Revise and Resubmit, Review of Economic Studies
This paper studies the macroeconomic consequences of large-scale family policies in a heterogeneous-agent economy featuring the quantity-quality trade-off and Social Security.
With endogenous human capital formation, what are the dynamic impacts of performance-based teacher compensations on the income dispersion among teachers, that among non-teachers, and intergenerational mobility?
I propose a technique for bounding the magnitude of fertility responses to changes in the cost of children, i.e., fertility elasticity, for any country and year. The range is consistent with empirical estimates and is more precise than current meta-analyses.
Nearly 40% of births in the United States are unintended, and this phenomenon is disproportionately common among Black Americans and women with lower education. Given that being born to unprepared parents significantly affects children’s outcomes, could family planning access affect intergenerational persistence of economic status? We extend the standard Becker–Tomes model by incorporating an endogenous family planning choice. In a policy counterfactual where states reduce family planning costs for the poor, intergenerational mobility improves by 0.3 standard deviations on average. We also find that differences in family planning costs account for 20% of the racial gap in upward mobility.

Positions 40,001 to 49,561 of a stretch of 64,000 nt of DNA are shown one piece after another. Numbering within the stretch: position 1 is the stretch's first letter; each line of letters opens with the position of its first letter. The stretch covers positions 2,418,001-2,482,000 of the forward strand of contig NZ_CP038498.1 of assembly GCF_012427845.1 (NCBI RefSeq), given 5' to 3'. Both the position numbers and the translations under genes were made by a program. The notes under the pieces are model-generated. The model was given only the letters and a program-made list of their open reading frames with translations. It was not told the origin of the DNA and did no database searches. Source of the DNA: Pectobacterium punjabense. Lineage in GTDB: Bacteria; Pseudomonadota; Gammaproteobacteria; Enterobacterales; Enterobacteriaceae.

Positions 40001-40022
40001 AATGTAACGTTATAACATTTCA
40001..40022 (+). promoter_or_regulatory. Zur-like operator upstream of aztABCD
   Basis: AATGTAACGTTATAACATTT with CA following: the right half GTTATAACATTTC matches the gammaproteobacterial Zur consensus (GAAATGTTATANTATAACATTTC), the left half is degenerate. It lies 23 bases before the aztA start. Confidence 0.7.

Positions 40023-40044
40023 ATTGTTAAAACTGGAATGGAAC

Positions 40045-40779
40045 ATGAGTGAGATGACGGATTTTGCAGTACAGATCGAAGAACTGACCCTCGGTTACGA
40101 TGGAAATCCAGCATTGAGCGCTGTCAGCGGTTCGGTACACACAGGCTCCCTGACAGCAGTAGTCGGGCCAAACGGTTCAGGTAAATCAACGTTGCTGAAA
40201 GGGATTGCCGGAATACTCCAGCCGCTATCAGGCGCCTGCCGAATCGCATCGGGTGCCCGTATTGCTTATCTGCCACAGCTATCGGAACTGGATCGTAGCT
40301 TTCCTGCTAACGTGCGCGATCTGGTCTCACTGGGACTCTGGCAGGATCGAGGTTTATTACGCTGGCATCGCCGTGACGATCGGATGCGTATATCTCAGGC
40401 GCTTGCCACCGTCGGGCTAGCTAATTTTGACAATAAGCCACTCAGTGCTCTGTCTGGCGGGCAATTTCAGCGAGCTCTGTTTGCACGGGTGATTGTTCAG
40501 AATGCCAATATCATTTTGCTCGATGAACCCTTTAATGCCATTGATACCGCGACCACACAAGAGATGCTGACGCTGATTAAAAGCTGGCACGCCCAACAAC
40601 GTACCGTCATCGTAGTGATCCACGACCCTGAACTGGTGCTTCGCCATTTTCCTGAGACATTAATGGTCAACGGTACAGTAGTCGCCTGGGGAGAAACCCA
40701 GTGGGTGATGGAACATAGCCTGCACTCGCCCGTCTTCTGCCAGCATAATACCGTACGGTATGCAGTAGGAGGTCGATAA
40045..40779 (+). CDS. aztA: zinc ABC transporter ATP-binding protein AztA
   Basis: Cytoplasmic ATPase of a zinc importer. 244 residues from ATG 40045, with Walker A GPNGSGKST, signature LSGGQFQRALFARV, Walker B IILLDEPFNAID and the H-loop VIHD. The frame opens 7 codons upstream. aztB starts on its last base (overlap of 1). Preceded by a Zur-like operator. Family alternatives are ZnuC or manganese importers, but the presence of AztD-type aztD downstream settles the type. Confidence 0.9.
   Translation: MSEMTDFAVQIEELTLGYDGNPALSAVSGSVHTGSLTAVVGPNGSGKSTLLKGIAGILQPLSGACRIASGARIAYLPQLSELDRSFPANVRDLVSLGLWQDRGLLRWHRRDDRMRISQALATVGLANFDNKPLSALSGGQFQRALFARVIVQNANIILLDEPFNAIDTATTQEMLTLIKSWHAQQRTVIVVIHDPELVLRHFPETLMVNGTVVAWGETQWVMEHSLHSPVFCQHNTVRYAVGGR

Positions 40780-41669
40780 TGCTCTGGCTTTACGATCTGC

We combine GPS data on changes in average distance travelled by individuals at the county level with Covid-19 case data and other demographic information to estimate how individual mobility is affected by local disease prevalence and restriction orders to stay at home. We find that a rise of local infection rate from 0% to 0.003% is associated with a reduction in mobility by 2.31%. An official stay-at-home restriction order corresponds to reducing mobility by 7.87%. Counties with larger shares of population over age 65, lower share of votes for the Republican Party in the 2016 presidential election, and higher population density are more responsive to disease prevalence and restriction orders.